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Contact: Morgan Kelly, Princeton Office of Communications
mgnkelly@princeton.edu
609-258-5729
Princeton University

Elephants Eating Solanum

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Caption: A five-year study led by Robert Pringle, a Princeton University assistant professor of ecology and evolutionary biology, suggests that certain wild African animals, particularly elephants, could be a boon to human-raised livestock because of their voracious appetite for the toxic and invasive plant Solanum campylacanthum, or the Sodom apple. Although the plant is toxic to grazing animals such as sheep and cattle, 'browsers' such as elephants and impalas are unaffected by the plant's poison. Just as the governments of nations such as Kenya prepare to pour millions into eradicating the plant, the Princeton findings present a method for controlling the Sodom apple that is cost-effective for humans and beneficial for the survival of African elephants.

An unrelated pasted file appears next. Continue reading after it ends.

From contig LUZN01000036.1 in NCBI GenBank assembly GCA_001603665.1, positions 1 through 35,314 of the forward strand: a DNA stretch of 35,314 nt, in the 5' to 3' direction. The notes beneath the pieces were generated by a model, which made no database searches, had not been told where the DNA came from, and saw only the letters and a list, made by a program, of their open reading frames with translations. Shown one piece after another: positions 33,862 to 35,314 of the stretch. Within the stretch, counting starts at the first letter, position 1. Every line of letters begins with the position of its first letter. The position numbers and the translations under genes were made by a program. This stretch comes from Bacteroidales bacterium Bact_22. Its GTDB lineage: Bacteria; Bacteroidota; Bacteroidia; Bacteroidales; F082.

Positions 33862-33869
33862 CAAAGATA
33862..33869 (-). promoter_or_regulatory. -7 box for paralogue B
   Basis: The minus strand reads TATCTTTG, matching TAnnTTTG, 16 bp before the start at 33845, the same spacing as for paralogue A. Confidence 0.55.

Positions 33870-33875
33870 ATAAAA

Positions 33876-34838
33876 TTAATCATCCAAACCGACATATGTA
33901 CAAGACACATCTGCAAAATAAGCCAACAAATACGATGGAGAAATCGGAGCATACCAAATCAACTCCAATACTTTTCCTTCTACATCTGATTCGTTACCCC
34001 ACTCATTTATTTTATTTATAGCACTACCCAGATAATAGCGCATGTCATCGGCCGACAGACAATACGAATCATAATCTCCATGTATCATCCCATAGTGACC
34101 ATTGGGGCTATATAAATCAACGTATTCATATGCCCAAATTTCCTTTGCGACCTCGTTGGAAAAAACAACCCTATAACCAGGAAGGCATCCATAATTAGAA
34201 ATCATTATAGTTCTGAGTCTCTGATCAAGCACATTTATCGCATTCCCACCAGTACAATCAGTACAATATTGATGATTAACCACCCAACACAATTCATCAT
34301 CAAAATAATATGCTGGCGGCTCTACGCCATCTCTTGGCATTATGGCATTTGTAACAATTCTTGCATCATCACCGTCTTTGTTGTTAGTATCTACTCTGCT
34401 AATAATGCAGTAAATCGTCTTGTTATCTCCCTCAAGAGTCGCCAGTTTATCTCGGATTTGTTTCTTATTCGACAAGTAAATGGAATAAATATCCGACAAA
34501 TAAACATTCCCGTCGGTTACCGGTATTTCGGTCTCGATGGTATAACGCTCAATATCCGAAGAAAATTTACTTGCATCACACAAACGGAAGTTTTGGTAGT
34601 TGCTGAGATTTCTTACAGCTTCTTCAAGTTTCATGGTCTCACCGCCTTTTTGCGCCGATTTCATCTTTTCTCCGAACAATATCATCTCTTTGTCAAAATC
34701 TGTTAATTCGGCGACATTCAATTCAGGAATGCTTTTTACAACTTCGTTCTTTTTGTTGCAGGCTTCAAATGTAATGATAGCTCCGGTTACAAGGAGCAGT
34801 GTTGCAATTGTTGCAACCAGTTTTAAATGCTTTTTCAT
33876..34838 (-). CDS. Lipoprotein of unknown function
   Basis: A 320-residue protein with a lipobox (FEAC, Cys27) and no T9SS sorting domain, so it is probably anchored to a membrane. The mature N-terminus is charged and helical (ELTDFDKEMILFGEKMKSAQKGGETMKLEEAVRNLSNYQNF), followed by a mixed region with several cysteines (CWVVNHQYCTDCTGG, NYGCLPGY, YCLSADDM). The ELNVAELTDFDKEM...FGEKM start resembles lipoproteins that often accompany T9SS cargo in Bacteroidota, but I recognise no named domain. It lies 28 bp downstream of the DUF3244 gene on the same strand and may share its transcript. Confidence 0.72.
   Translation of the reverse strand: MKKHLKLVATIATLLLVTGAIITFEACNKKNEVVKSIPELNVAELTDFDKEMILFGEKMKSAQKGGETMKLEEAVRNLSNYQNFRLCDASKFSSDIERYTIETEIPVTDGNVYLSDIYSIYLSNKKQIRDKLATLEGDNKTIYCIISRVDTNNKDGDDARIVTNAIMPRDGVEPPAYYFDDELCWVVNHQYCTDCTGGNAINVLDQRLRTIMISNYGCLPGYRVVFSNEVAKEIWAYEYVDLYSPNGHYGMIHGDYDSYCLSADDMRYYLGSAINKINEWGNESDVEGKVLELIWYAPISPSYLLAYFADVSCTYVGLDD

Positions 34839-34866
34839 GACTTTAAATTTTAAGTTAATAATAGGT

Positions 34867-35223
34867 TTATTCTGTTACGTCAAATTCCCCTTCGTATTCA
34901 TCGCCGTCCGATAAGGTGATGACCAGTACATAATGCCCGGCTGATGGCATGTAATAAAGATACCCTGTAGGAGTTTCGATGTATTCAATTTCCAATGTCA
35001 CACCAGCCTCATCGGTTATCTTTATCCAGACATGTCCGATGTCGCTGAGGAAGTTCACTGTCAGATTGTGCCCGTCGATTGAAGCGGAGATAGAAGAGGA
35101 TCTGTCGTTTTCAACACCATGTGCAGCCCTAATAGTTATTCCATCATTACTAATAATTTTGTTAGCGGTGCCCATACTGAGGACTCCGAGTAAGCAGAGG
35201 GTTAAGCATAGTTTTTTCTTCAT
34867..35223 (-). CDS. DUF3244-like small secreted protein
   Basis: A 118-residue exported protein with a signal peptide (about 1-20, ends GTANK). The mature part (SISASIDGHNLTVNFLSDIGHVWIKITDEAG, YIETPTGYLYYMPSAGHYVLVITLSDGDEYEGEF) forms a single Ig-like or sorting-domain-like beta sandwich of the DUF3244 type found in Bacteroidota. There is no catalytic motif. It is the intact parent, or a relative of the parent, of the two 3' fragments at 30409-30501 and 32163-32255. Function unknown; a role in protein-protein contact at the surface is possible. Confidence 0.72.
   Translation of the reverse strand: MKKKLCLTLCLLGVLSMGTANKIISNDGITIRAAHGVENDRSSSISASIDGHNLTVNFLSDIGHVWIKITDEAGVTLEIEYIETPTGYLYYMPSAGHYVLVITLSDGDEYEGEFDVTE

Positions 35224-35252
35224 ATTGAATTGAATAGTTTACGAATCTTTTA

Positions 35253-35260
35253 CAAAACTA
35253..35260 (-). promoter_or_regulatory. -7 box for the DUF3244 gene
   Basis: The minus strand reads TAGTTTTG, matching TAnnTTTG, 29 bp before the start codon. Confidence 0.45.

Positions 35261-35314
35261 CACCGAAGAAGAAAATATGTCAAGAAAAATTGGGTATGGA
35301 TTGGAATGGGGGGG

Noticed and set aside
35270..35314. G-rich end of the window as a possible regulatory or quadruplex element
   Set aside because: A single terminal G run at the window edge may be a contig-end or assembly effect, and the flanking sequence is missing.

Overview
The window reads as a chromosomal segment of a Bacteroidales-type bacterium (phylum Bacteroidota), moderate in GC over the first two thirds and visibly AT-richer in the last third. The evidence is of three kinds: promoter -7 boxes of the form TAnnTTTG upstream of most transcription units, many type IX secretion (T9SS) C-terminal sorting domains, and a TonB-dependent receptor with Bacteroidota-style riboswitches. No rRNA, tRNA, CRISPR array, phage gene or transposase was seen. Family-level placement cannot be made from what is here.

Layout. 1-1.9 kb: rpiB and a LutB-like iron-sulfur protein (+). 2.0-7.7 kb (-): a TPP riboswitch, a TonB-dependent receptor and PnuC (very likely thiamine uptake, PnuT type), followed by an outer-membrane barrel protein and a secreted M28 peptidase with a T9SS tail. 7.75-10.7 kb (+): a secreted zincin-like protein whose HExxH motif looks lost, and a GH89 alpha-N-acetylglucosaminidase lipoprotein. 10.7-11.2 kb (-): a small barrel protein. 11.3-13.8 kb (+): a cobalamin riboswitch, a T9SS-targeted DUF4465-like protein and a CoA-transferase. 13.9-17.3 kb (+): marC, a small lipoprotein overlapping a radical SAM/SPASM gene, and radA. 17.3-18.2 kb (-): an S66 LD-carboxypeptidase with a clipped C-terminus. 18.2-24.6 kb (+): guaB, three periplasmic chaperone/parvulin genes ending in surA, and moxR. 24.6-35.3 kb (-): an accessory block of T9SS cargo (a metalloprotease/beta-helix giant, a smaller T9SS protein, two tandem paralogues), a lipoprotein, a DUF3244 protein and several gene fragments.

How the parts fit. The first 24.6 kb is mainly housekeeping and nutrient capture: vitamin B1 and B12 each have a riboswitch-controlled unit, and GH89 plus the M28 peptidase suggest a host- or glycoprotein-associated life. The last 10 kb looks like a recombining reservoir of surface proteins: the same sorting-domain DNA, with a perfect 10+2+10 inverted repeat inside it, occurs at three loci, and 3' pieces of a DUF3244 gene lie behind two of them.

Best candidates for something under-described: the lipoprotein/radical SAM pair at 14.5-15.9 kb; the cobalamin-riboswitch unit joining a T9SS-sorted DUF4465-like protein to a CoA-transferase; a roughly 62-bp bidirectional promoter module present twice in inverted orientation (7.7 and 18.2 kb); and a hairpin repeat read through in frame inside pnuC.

Credit: Video courtesy of Robert Pringle, Department of Ecology and Evolutionary Biology

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Related news release: Africa's poison 'apple' provides common ground for saving elephants, raising livestock


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